The WSJ today succinctly illustrates the morass of government healthcare in a Review & Outlook column titled The War On Specialists. In an effort to both reduce costs and increase the number of General Practitioners, the Administration is making some changes to Medicare. To that end our enlightened politicians are taking money away from medical specialists such as cardiologist and oncologist so they have more to pay to General Practitioners.

"The 2010 rules, which will be finalized next month, visit an 11% overall cut on cardiology and 19% on radiation oncology. They're targets only because of cost: Two-thirds of morbidity or mortality among Medicare patients owes to cancer or heart disease."

Think about that concept for a minute. What chronic diseases do you think affect Medicare recipients the most? Why would one de-fund the very specialties that are needed the most by recipients? The reason for these cuts offered by Administration is "cost savings" but one could reasonably ask if Alan Grayson's attack wasn't directed at the wrong party! Who needs death panels when the government forces cardiologist out of the program by paying them less while at the same time reducing what Medicare will pay for tests like echocardiograms by 42% making them much less likely to be used.

"The way Medicare works is that Congress decides each year how much it wants to spend on doctors, period. If one area of medicine receives a larger slice of this pie, another must accept a smaller one. The portion sizes are determined using a formula known as Relative Value Units, or RVUs. Medicare assigns an RVU to each of 7,500 billable services-in 2008, a colonoscopy earned 5.64 of these units, a hip replacement 37.66. Then it multiplies a doctor's total RVUs by some dollar factor, currently about $36, and cuts a check."

This plan has some major flaws;

The capricious annual pin the tail on the doctor game will discourage good students from pursuing the medical specialties or medicine at all. We already have a shortage of qualified medical personal and these actions will merely exacerbate the situation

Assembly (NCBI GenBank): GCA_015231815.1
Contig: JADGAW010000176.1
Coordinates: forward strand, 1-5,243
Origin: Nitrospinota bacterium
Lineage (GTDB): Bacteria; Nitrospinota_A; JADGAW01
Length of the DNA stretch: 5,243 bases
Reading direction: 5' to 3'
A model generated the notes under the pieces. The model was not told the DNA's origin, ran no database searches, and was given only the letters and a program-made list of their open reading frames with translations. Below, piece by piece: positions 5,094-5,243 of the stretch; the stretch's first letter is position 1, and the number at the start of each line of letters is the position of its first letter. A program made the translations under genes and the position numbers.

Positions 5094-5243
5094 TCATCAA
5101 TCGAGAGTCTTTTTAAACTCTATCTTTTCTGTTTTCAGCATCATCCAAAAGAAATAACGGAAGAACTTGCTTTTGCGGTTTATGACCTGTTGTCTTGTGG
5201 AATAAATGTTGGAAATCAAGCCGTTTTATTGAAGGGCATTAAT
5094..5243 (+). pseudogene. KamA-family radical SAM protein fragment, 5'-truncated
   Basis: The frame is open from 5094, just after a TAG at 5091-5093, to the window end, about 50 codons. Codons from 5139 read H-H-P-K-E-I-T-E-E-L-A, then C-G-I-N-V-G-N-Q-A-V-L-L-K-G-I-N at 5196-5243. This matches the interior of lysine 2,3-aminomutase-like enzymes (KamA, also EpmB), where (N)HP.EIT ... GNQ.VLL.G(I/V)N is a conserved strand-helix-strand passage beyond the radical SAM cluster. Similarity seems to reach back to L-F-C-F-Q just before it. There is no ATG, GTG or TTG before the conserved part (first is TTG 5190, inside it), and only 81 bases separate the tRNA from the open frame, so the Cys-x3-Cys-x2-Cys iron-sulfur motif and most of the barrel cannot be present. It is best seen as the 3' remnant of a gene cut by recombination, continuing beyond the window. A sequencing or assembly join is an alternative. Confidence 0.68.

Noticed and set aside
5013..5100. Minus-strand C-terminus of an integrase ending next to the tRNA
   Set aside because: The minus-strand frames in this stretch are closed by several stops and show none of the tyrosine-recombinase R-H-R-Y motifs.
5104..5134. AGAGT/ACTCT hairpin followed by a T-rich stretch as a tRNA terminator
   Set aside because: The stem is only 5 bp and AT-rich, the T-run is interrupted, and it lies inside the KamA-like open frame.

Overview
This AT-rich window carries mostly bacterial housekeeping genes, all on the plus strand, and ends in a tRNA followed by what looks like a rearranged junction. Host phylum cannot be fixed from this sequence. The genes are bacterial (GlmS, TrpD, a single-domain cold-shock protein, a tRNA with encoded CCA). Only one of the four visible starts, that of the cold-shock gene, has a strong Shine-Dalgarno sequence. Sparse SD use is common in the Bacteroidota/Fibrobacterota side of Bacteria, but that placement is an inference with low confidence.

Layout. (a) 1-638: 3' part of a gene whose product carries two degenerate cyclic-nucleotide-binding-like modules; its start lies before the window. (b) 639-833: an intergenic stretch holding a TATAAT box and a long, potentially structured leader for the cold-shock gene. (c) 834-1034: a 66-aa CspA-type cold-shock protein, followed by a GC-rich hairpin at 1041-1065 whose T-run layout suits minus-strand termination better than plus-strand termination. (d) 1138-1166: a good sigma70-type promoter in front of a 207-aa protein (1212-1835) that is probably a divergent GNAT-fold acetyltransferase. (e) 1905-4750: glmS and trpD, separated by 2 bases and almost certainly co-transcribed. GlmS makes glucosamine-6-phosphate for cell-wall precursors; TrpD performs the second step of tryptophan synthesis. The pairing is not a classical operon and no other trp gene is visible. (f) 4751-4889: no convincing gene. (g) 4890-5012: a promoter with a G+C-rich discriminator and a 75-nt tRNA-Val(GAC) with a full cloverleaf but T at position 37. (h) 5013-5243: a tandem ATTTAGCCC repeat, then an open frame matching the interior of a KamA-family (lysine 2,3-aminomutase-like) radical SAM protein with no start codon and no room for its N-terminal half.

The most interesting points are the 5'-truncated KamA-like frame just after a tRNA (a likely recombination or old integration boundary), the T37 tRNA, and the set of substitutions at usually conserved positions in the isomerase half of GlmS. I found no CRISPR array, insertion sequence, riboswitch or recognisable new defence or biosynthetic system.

It punishes specialties and Doctors that rely on new technology and new drugs which are inevitably more expensive. Medicare currently doesn't pay for the cost of care that it's patients receive now. Further cutting costs in these expensive fields will force more specialist out of the Medicare program which will inevitably lead to shortages for those services among Medicare patients.

It discourages medical innovation and increases costs of new procedures by reducing the pool of patients that can recieve such procedures.
It increases the cost of private insurance because the doctors that remain in Medicare will have to raise the rates for their non Medicare patients to cover their actual costs.

When President Obama complains about the fact that some insurance companies make a profit - remember that it is those insurance companies that are helping foot the bill for the failed "public option" known as Medicare/Medicaid. The system that is being established doesn't reward a success or even measure it in human terms. The only thing that matters is the bottom line, the dollar cost to the politicians in Washington.

There is no free lunch, no matter what the politicians say. Albeit imperfect, our current system is vastly superior to a single payer system because quality care is still rewarded and the medical consumer has a choice. The citizens of this country wouldn't accept a one party political system, why would they consider the equivalent for their healthcare? A single payer system is tyranny with a fancy name.